3. Navigate to WebCenter/WebCenter Pages or WebCenter/WebCenter Pages (Top 5)
  4. Include any page of interest you can monitor Request per Minute as well as Response times

MonitorPerf_3

The image above represents an individual page response time as well as the Invocations per Minute for the selected page. By using this feature you easily identify pages that has better or worse response time, most of the time this information will be enough for the developer to analyze any poor performance on the site. This feature also support the Overlay function used in previous examples.

Detailed Monitoring

Another very useful monitoring option that is available is to monitor selected services from WebCenter Services including Search, Content Repositories, People Connection and Portlet Producers. In this section I will demonstrate the monitoring that can be done for the Content Repositories.
To get to this screen you simply

  1. Select Application Deployment/WebCenter/Service Metrics
  2. Click on Content Repositories

MonitorPerf_4

The Services Metrics is a tailored Dashboard that enables us to monitor specific services from a much more detailed view. It also allows us to look into snapshot of time by leveraging the Recent History that you can see in the bottom table of the image. The "Since Startup" and "Recent History" allows us to view different aspects of the service, in this case we can monitor Update, Searches, Logins, Deletes, List Folders and Get Items. In the current sample we only see data for the Get Items since the Content Presenter used in this example directly leverages Get Items. One other observation we can see is that the overall average time for the Content Repository Service is poor (reporting an average response time over 3600 ms), whereas the Recent History reports a much better result of 18.5 ms.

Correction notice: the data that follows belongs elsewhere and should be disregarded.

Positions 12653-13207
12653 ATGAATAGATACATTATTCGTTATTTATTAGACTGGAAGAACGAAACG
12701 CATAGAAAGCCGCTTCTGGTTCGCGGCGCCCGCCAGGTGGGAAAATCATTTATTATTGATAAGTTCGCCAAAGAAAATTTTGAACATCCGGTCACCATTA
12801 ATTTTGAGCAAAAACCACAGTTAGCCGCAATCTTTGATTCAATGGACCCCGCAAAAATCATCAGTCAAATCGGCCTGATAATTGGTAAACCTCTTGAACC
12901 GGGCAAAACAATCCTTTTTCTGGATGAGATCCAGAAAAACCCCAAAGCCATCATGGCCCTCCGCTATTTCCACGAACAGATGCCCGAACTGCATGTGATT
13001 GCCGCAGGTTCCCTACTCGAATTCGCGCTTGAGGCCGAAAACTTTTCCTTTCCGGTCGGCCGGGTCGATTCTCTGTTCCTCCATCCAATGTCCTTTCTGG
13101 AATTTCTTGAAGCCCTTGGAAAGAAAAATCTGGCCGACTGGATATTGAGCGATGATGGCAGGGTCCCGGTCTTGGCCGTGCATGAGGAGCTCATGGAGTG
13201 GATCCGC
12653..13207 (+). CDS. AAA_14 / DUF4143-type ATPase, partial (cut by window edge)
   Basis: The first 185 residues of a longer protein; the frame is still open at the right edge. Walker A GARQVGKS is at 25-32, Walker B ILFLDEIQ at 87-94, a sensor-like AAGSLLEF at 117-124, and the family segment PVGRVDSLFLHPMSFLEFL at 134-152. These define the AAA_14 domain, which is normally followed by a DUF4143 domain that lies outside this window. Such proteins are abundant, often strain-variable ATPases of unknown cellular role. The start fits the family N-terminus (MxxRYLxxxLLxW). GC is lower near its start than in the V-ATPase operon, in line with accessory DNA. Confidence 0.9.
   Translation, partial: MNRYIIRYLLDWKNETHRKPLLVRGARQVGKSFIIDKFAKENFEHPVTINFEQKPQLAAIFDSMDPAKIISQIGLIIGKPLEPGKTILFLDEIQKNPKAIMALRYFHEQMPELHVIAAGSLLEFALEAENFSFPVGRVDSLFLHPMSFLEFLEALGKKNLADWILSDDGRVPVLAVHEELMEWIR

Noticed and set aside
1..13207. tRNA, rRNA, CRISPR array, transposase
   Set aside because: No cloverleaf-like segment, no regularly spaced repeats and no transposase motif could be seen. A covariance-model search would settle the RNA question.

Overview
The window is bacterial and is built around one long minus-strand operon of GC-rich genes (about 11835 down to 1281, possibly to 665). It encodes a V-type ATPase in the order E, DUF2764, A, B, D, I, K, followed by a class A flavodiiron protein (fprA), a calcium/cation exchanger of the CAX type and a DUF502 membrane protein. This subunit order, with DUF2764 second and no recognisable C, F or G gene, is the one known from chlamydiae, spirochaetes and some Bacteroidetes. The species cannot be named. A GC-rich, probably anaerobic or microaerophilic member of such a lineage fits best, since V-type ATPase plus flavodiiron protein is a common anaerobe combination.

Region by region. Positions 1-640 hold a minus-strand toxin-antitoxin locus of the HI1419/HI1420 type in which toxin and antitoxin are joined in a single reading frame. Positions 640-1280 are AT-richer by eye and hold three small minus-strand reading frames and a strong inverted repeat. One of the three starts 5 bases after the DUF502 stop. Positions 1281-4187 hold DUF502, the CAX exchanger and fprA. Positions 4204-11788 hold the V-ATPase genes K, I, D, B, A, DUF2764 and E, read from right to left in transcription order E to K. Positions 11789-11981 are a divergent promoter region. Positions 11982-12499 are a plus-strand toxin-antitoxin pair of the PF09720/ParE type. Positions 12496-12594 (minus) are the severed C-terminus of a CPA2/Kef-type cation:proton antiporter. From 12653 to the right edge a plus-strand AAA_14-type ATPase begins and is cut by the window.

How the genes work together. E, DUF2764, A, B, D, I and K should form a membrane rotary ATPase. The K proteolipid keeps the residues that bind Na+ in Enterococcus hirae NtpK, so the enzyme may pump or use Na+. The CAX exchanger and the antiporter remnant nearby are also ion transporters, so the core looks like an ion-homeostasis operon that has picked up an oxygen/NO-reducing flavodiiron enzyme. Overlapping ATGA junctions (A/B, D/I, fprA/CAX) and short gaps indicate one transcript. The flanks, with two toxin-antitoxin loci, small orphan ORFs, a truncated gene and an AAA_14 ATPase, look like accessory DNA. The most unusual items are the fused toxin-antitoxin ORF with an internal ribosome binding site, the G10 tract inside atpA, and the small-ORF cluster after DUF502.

Conclusion

Using monitoring from EM will not only help you report actual performance it will also support you in finding bottlenecks and potential improvements. These features demonstrated are available to you in a WebCenter 11gR1PS4 out of the box domain, service and page metrics will be available when the service is configured and used by the implementation and the first user request has been recorded. Good luck with exploring your Enterprise Manager environment, there are several other areas of monitoring available, this post has focused on WebCenter monitoring.